Our arrival in 1968 was on a small Icelandic Airlines bus. Our arrival this time was in a similar mini-bus but not much else was the same. Forty-Nine years-ago most of the tourists were so called “hippies” (even if we weren’t). The bus pulled up in the middle of a steaming and rainy nowhere, we got out, the guide gave us a short rap on the area and we were free to roam. No ropes — no fences. Forty-Nine years later we pulled into a huge complex with tens of buses and thousands of people (Prinsendam was berthed in the “emergency overflow dock,” lots of cruise ships in), mostly older Americans (could be some of the exact same people, we were, but way more.) There were at least three restaurants, a travel office and what can be best be described as a souvenir supermarket, shelves of stuff with lots of checkout counters. To use the toilet, you must walk through this commercial madhouse.
Outside it was also a madhouse. Dozens of guides with flags. umbrellas or placards were shepherding groups of people around the various boiling cauldrons and filling time with stories waiting for Strokker to erupt in boiling water and steam. There were ropes to keep us in place and signs telling us that the water is hot and directing us not to throw coins into the springs or fly drones over the site. Not much chance to commune with the boiling water gods. But I still loved it.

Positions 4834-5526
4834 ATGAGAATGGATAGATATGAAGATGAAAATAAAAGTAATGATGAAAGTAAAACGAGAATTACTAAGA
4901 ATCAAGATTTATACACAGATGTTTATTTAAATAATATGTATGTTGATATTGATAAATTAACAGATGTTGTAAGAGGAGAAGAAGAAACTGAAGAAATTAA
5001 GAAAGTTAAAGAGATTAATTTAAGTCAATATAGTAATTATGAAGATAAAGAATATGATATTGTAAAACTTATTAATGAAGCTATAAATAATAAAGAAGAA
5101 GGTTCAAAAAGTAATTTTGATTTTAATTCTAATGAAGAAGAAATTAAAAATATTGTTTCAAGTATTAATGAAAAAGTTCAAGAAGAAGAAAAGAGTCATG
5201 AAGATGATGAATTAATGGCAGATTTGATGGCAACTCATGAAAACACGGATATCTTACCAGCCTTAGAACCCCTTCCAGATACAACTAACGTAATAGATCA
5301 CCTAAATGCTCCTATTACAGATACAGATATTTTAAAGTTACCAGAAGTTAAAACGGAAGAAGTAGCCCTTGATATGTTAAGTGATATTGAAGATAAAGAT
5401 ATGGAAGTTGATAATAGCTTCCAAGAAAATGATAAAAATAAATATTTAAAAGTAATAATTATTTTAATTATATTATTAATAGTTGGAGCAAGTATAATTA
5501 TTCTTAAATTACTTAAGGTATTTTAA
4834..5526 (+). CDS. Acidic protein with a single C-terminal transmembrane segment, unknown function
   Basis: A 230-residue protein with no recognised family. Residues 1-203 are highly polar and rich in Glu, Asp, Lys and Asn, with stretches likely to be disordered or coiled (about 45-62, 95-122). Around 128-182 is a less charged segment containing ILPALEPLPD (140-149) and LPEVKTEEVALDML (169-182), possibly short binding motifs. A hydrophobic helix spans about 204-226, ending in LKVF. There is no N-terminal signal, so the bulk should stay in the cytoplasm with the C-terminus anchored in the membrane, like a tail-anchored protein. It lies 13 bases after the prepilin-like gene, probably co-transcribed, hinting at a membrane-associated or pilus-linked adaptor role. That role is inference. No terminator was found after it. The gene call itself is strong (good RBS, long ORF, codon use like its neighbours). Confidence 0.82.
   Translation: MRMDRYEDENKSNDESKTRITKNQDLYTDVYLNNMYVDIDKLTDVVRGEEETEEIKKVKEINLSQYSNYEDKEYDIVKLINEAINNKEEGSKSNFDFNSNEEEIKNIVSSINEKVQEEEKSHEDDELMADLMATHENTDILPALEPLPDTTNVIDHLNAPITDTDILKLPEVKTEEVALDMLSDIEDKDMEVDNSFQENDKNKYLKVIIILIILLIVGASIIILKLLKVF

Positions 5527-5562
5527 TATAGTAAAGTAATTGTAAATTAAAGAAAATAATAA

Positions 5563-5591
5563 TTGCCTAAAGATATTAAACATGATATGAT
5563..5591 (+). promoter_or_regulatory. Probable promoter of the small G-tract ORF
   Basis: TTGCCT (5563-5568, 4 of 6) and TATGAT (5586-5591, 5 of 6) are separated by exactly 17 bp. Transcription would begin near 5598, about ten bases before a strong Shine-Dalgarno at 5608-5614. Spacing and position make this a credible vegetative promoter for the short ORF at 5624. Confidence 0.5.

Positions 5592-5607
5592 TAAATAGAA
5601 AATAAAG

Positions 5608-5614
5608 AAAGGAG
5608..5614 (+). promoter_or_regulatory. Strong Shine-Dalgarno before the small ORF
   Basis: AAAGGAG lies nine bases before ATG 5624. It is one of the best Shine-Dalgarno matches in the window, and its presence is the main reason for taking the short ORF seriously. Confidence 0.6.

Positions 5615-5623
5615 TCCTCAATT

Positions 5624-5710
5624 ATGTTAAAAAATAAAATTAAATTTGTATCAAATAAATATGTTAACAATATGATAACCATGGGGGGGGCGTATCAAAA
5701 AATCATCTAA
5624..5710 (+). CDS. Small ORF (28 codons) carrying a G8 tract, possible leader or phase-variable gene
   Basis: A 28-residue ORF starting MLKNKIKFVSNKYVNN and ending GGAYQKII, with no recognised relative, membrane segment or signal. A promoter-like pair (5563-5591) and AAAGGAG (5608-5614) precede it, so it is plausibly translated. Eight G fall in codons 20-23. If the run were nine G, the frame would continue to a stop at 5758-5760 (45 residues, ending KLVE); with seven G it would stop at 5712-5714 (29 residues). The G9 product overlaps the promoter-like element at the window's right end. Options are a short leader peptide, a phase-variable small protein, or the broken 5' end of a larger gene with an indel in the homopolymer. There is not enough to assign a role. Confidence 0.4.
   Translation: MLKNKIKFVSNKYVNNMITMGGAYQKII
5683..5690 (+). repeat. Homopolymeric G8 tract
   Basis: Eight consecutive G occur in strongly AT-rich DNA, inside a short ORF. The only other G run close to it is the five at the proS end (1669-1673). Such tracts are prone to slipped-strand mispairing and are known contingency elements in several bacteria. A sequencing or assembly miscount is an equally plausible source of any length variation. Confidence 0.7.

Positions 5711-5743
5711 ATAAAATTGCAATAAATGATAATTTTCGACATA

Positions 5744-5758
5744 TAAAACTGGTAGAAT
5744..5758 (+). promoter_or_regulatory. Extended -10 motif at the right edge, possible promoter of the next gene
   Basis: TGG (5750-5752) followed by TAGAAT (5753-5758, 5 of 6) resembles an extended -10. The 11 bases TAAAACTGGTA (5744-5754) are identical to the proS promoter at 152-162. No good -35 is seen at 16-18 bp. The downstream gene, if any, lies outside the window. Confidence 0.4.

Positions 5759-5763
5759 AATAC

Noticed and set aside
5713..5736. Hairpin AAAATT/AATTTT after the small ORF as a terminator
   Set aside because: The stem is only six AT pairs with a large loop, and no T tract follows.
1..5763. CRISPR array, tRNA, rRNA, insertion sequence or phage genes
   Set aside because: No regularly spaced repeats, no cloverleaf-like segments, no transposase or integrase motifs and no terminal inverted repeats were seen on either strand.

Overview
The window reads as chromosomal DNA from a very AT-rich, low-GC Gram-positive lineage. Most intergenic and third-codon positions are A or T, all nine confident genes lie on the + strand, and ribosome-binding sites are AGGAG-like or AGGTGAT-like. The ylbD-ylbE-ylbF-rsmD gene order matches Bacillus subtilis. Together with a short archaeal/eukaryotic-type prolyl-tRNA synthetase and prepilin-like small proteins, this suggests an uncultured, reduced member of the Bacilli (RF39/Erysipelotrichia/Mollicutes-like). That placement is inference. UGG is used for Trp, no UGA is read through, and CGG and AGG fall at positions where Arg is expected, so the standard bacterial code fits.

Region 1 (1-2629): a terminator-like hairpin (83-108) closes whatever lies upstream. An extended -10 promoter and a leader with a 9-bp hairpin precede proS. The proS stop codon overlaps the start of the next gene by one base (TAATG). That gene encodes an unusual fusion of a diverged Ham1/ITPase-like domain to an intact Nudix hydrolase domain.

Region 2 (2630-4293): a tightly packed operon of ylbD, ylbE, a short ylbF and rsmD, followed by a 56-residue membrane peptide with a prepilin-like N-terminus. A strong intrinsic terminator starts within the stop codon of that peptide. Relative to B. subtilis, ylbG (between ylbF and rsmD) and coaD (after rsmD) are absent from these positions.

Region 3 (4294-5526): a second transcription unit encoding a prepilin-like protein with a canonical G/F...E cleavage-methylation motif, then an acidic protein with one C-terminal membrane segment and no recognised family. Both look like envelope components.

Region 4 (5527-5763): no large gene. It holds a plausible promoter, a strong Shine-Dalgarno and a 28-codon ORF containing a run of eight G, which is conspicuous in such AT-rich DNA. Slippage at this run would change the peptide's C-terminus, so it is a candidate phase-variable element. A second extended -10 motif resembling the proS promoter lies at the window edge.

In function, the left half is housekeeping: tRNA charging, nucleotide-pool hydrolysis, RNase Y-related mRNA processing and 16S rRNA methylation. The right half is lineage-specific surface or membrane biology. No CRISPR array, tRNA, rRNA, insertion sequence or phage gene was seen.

Westminster likes to style itself as the Mother of Parliaments, it isn’t. British MPs are relative newcomers compared with their Norse counterparts. The House of Keys on the Isle of Man or the Alting in the Faroes are older. But the oldest parliament in the world is the Icelandic, the Althing which historically met at Thingvellir (Parliament field). The Althing first gathered in 930 CE. It was a combination legislature, fair and marriage brokerage meeting. The 36 regional chiefs, each accompanied by two farmers, met to hash things out. A law speaker presided and each year, from “Law Rock” he recited one third of the body of Icelandic law. The rock is backed by cliffs that reflected his voice back into the field. The location had a lake with plenty of fish, and fresh water enough to support this annual gathering. Law Rock now has an Icelandic flag and, while the legislature now meets in Reykjavik important national events and celebrations are played out at Thingvellir.
But even if this were not such an important place in human history it would still be interesting. The field is in a tectonic valley 7 km wide. The cliffs on the West, against which Law Rock is set are the North American plate, those on the East are the Eurasian plate. The land in the middle is the spreading distance between the two plates, here spreading at about 2 cm a year. All along the North American face the wall fractures creating narrow tectonic valleys with streams and waterfalls.
In 2004, it became a national park and has much more interpretation than it had 49 years ago. At that point, it looked like a field and a cliff on a dreary day. This time a sucker hole opened just over Thingvellir making this the brightest spot on our “Golden Circle” tour and allowing us a dry and pleasant mile long walk along the margins of North America.